The situation was clearly Spiraling Out Of Control (SOOC) and it was at this point I decided to change vets. Old Doctor had been our vet for sixteen years so switching wasn’t easy. However, other than surgeries and continuing to increase the dosage of his meds, (which clearly, to me anyway, wasn’t working), Old Doctor had no other options in his tool kit. And when I asked him if he was willing to work with me in looking for other options, he told me no.
Wha…excuse me? No? Just…no?
I was admittedly a little nonplussed but still appreciative of his honesty.
So I plunged back into the searching-for-a-new-vet world with a heavy focus on alternatives and eventually discovered our new vet, Dr. Out-There. (You want options, baby? I’ll give you OPTIONS…) This woman was a banquet…a freaking cornucopia…of other possibilities, and after walking up and down the buffet line a few times I settled on a couple of new treatments to try.
You know what she suggested for his epilepsy? A homeopathic remedy. A small blue bottle of some kind of tincture with a dropper as delivery system. Now, I’m not unfamiliar with homeopathics. I’ve occasionally used them over the years on myself and the kids, with varying degrees of success. But for advanced epilepsy? Frankly, it seemed like a stretch.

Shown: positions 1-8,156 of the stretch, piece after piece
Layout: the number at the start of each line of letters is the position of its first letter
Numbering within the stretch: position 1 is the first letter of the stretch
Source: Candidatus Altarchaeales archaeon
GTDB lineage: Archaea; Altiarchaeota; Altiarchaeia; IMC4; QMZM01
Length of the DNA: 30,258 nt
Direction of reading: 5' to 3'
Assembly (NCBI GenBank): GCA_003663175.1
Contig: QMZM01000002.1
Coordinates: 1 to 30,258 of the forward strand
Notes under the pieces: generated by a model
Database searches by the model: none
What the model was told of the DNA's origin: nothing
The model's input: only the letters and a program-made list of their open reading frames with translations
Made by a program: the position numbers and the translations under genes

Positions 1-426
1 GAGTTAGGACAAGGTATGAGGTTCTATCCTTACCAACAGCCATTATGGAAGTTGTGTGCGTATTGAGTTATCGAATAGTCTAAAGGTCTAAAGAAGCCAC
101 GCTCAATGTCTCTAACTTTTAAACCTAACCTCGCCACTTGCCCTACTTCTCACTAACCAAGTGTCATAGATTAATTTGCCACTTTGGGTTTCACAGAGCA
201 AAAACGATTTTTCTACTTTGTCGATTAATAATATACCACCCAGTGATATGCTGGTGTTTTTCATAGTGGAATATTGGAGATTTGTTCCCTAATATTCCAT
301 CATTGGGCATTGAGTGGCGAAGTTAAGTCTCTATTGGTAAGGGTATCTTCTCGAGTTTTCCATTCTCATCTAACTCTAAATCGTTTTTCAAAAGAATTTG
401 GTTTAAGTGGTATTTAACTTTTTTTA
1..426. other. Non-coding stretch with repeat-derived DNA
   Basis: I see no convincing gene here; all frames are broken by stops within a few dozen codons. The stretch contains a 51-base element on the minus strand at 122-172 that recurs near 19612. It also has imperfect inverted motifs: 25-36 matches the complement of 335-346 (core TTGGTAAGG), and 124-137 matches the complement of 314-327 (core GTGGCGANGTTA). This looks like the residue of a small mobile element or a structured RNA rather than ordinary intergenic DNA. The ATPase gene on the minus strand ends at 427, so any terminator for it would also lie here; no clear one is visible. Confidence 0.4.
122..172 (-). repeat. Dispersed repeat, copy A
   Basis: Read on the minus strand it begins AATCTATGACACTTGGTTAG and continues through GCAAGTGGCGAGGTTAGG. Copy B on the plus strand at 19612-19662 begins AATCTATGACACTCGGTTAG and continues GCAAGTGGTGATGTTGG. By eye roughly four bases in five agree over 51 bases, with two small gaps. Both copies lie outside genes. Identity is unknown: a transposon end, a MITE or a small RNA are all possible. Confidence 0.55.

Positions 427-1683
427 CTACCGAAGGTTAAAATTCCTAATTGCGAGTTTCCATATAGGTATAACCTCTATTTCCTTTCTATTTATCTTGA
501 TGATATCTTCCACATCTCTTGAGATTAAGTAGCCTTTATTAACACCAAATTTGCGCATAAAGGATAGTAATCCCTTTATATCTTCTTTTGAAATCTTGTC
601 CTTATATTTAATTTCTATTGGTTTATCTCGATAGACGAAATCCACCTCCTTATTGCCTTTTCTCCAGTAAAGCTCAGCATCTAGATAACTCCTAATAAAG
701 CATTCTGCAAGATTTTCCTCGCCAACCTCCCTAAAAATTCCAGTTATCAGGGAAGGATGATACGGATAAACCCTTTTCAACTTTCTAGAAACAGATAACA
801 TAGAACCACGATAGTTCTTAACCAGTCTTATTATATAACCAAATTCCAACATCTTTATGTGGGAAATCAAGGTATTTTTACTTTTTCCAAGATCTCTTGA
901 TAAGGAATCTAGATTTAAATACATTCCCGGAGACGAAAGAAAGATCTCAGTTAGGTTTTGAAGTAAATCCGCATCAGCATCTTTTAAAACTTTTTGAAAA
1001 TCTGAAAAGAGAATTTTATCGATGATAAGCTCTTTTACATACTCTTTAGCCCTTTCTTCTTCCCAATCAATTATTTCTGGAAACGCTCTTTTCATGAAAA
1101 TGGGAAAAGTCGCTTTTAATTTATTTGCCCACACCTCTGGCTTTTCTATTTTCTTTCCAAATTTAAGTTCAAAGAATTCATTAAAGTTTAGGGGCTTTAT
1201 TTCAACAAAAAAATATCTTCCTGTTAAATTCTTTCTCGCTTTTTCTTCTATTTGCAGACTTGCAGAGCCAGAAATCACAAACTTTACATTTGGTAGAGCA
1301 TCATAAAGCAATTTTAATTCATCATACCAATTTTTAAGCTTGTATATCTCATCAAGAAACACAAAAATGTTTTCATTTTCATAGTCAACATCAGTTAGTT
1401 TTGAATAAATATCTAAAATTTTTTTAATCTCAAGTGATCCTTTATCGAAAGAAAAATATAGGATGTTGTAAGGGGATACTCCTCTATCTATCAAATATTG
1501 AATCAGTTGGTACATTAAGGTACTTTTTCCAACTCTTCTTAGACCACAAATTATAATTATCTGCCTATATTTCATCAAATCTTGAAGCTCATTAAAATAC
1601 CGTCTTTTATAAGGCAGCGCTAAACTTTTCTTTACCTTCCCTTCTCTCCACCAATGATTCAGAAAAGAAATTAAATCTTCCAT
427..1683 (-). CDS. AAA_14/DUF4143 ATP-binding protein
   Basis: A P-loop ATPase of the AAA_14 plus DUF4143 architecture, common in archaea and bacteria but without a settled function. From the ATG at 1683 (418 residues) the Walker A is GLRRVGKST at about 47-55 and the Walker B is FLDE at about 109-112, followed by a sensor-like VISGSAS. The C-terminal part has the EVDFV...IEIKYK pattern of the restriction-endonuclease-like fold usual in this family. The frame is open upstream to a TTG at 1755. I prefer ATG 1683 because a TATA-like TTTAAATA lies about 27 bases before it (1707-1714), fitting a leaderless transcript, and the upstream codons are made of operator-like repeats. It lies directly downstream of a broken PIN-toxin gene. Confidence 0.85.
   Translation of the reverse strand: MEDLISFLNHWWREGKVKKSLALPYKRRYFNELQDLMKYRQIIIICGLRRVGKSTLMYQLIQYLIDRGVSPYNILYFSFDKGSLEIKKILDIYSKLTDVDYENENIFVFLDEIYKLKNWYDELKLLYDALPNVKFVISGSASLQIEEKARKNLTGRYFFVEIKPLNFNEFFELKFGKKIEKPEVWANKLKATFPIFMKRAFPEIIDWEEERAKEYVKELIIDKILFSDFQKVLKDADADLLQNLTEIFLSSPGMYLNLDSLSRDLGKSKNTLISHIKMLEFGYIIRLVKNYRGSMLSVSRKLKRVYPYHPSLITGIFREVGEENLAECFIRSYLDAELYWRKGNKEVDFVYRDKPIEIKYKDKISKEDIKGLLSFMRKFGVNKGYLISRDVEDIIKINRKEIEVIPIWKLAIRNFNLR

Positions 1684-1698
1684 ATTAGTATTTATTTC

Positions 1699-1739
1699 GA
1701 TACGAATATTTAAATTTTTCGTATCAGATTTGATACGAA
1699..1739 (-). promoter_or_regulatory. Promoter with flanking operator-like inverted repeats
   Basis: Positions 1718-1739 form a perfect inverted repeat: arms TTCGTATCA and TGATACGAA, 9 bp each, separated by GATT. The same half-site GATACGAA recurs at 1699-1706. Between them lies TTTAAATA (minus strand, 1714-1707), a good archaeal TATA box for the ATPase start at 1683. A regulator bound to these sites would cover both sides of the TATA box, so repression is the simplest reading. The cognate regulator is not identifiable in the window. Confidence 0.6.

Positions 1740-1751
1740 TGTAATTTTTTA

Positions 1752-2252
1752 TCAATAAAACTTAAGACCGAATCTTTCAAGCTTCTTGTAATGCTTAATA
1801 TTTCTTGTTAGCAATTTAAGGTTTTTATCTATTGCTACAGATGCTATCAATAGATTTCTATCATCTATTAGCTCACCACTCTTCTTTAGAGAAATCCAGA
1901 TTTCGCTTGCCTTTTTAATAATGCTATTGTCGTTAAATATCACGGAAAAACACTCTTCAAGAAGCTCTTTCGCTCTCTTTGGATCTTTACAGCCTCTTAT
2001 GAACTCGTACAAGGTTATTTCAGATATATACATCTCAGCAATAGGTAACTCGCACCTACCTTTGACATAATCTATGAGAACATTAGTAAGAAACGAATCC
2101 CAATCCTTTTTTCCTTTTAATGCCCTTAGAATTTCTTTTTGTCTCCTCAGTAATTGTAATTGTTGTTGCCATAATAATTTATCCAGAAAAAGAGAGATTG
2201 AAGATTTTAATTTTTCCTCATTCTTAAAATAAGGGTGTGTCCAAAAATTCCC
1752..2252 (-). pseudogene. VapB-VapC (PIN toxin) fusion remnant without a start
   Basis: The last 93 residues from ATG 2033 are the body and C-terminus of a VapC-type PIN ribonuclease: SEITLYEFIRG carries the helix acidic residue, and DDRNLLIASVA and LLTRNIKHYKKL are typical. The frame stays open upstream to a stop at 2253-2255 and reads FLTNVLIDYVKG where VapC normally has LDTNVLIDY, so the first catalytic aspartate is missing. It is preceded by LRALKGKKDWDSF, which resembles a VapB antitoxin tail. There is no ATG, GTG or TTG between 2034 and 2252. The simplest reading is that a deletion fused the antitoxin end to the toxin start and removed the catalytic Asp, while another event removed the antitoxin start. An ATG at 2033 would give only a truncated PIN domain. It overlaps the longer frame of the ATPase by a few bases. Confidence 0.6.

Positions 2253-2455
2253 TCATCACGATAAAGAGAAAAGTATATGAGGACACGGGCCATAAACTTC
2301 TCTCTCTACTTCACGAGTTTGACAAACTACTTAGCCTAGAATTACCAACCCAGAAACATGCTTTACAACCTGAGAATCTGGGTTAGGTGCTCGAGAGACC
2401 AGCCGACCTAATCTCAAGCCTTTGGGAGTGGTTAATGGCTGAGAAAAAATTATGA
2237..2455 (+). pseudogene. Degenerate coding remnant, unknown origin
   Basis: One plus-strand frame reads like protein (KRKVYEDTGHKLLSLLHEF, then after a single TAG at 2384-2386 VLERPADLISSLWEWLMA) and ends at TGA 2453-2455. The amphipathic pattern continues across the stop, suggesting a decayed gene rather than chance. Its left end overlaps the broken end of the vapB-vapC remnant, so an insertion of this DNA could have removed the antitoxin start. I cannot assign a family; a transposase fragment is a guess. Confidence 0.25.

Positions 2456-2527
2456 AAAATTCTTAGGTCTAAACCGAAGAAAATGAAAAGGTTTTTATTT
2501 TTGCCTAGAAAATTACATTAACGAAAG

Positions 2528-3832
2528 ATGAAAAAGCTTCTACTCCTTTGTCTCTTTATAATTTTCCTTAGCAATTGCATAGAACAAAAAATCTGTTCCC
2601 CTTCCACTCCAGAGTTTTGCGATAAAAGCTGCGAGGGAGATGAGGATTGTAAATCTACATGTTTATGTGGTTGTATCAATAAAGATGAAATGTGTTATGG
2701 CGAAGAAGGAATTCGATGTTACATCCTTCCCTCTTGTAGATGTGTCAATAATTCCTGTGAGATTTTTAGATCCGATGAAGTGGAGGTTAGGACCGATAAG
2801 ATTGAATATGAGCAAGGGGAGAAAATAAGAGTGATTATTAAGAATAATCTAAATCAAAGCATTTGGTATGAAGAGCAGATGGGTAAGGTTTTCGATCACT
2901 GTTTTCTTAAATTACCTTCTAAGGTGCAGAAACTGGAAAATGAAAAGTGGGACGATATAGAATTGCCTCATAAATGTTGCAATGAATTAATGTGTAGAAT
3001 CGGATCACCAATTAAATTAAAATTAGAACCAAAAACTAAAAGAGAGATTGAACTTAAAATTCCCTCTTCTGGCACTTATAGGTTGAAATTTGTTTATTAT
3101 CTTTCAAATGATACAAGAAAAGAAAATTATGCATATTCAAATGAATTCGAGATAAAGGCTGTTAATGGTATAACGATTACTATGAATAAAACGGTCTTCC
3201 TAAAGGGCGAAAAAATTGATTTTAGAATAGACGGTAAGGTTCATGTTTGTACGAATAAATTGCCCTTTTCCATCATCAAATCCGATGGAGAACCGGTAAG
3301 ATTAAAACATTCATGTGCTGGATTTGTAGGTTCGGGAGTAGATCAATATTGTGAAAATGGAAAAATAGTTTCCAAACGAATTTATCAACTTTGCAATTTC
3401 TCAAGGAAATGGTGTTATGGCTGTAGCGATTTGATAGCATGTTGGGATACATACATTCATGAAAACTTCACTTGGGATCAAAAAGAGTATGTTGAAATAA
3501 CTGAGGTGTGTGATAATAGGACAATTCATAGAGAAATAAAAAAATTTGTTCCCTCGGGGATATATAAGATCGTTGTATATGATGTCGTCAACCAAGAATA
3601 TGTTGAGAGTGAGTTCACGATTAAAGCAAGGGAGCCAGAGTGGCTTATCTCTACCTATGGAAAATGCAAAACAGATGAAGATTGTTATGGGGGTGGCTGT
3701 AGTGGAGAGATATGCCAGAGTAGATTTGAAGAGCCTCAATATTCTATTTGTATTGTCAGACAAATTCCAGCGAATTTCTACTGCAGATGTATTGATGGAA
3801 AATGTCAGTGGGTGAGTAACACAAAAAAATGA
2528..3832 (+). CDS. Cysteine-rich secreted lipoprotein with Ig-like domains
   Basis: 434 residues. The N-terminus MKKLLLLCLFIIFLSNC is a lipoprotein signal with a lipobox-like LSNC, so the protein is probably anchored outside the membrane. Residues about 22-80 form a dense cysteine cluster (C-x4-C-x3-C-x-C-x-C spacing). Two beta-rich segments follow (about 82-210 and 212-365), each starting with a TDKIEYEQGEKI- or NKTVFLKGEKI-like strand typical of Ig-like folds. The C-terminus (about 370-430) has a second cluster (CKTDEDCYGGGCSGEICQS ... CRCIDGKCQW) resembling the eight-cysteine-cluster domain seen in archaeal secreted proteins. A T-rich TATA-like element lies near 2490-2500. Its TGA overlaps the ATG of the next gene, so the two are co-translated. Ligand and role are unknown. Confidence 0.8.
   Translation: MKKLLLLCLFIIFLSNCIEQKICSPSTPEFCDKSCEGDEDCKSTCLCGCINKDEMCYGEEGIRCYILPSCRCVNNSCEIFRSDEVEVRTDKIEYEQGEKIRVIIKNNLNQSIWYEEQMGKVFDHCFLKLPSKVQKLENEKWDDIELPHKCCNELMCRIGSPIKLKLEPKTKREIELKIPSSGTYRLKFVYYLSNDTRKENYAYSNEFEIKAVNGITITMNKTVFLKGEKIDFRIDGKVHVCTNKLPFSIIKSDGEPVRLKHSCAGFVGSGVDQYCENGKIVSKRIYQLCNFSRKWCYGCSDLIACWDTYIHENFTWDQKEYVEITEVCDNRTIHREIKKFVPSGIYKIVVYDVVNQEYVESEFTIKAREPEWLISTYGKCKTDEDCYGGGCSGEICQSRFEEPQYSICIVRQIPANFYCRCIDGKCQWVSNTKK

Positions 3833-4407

However, I dutifully went home and administered the required dosage (plus a little more because one or two dropperfuls just didn’t seem like nearly enough) and, lo and behold, Dane has not had a seizure for 42 days! Not one. Which has floored me. They were coming nine days apart in clusters but now? Nothing.
(So far anyway. Knock on wood. I hope I’m not jinxing this by writing about it.)
It’s been like a miracle. I can’t begin to describe the relief we’ve been feeling around this house since they stopped. We’ve also had an orthopedic brace custom-made for his leg and it’s made a huge difference in terms of protecting his knee from re-injury and giving the joint support while it slowly heals. (It’s also kind of sexy looking. People keep walking up and telling us that, from a distance, they thought he had a bionic leg.)